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s used pigeons for communicating with the inhabitants of Modena, during its siege by Mare Antony. When Ptolemais in Syria was invested by the French and Venetians, and was about to surrender, a carrierpigeon, bearing a message from the Sultan, was captured; the missive containing promises of assistance was removed, and one substituted in which the Sultan expressed no hope of being able to assist them. The surrender was immediate. Pigeons were of great use to the Dutch during the siege of Leyden, so bravely resisted by the Prince of Orange. The air-car is a proposed form of balloon, inflated with gas to secure lightness, and traveling upon wires stretched from pillars upon a definite route. Two pairs of wires are needed, — one pair for each side of the car, — and the upper and under wires of the respective pair run in the grooved peripheries of the car-wheels, which are rotated by a steam-engine on board. The car is cigar-shaped, and has sails to be used with favoring winds. T
g is estimated by the rising or falling of the float in the fluid, and consequent motion of the index c, as shown by the graduated are. Electric-balance. When the attractive force of the two bodies is to be estimated, the line passing over the wheel d must be formed of two parts, the lower part being of silver thread and the remainder of silk; when their repulsive force is to be estimated, the whole is of silk. See electrometer ; galvanometer. E-lec′tric Bat′ter-y. A series of Leyden jars having all their interior and exterior coated surfaces connected with each other by means of conductors, so that the accumulated electricity of the whole may be made to act together, resembling the effects of lightning itself. A large battery of this kind is capable of polarizing bars of iron or steel, and instantaneously melting iron or tin wire into globules, which are dispersed in all directions, the fusion of the latter metal being accompanied by a cloud of blue smoke, a dazzling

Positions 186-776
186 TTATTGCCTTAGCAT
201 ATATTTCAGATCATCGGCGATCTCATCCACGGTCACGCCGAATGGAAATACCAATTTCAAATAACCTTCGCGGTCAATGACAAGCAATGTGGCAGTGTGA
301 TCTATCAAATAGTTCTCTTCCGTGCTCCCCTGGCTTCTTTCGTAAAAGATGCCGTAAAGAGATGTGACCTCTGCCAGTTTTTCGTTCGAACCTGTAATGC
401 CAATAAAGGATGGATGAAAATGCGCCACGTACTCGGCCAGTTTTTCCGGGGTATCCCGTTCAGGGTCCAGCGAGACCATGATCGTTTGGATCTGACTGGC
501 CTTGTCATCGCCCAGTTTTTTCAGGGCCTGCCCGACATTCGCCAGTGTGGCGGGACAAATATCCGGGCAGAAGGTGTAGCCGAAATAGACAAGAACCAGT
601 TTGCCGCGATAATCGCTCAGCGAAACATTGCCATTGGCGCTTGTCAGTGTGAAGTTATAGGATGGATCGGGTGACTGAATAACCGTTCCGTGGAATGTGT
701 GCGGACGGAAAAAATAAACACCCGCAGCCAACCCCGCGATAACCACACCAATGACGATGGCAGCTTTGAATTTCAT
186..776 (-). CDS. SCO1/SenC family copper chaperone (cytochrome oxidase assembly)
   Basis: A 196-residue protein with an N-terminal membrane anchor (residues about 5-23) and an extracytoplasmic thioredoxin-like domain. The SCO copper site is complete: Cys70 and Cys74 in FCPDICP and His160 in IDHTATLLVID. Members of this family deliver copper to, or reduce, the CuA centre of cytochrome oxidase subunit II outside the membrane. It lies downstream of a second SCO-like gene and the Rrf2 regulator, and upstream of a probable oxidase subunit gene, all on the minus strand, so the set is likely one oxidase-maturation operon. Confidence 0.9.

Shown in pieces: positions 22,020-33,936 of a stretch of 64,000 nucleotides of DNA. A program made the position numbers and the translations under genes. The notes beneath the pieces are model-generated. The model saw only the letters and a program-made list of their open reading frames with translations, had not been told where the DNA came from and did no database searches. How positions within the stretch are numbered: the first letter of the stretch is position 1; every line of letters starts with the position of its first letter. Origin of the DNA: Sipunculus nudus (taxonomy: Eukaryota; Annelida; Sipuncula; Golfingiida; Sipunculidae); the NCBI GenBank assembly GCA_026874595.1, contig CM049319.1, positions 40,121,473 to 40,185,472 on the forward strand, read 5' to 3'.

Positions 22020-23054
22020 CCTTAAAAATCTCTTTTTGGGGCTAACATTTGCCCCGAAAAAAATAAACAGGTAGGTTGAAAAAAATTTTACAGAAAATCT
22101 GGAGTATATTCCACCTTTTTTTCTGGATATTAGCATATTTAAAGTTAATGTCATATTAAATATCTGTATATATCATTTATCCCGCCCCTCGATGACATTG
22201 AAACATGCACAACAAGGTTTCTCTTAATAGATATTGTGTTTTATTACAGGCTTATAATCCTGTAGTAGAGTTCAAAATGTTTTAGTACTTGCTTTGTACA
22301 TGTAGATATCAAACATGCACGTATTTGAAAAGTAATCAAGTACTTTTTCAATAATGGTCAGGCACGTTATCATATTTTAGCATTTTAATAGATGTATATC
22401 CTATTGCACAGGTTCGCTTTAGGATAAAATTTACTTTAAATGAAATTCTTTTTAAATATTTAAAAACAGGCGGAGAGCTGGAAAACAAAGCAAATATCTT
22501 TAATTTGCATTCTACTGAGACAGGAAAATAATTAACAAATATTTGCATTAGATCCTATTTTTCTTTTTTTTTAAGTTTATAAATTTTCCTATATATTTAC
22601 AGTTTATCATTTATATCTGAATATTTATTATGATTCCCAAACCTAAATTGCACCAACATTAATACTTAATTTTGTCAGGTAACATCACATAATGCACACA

and the outer coating with the earth, the former acquires a positive and the latter a negative charge. On connecting them together, by means of a metallic discharger with nonconducting handles, as shown at b, a spark is obtained. c is a battery formed by connecting together in series all the outer and all the inner surfaces of several jars, so that the united force of the whole is concentrated in the act of discharging. The principle of the Leyden-jar was discovered by Muschenbroeck at Leyden in 1745, hence its name. Von Kleist in Germany made the same discovery in the same year. Gralath in Germany, 1746, contrived the electric battery by combining a series of jars; and finally Drs. Watson and Bevis, by covering the outside of the jar with tinfoil, brought it to the complete state in which we now have it. The Leyden-jar is a condenser, its two coatings of tinfoil performing the parts of a collecting plate and a condensing plate. Li-bel′la. 1. A small balance. 2. A
2 cubic inches of gas per second, the amount of zinc consumed in each cell being .513 grain. U′nit–jar. (Electricity.) An instrument devised by Sir W. Snow Harris for measuring definite quantities of electricity. It consists of a small Leyden jar a insulated by being mounted upon a glass rod b. Attached to the brass wire which connects the inner coating of the jar with an electrical machine is a sliding brass-ball c. The electricity repelled from the exterior coating is conveyed to the jar, which is again recharged by the machine; by counting the number of sparks and noting the distance between the balls, the number of equal but arbitrary units which have been repelled from the outer coating on to a larger surface, as a large Leyden jar or battery, may be ascertained. Unit-jar. U-ni-versal Bor′ing–ma-chine. (Wood-working.) A machine adapted to a great variety of work with tools of varying sizes, and the work presented in numerous positions. In the machine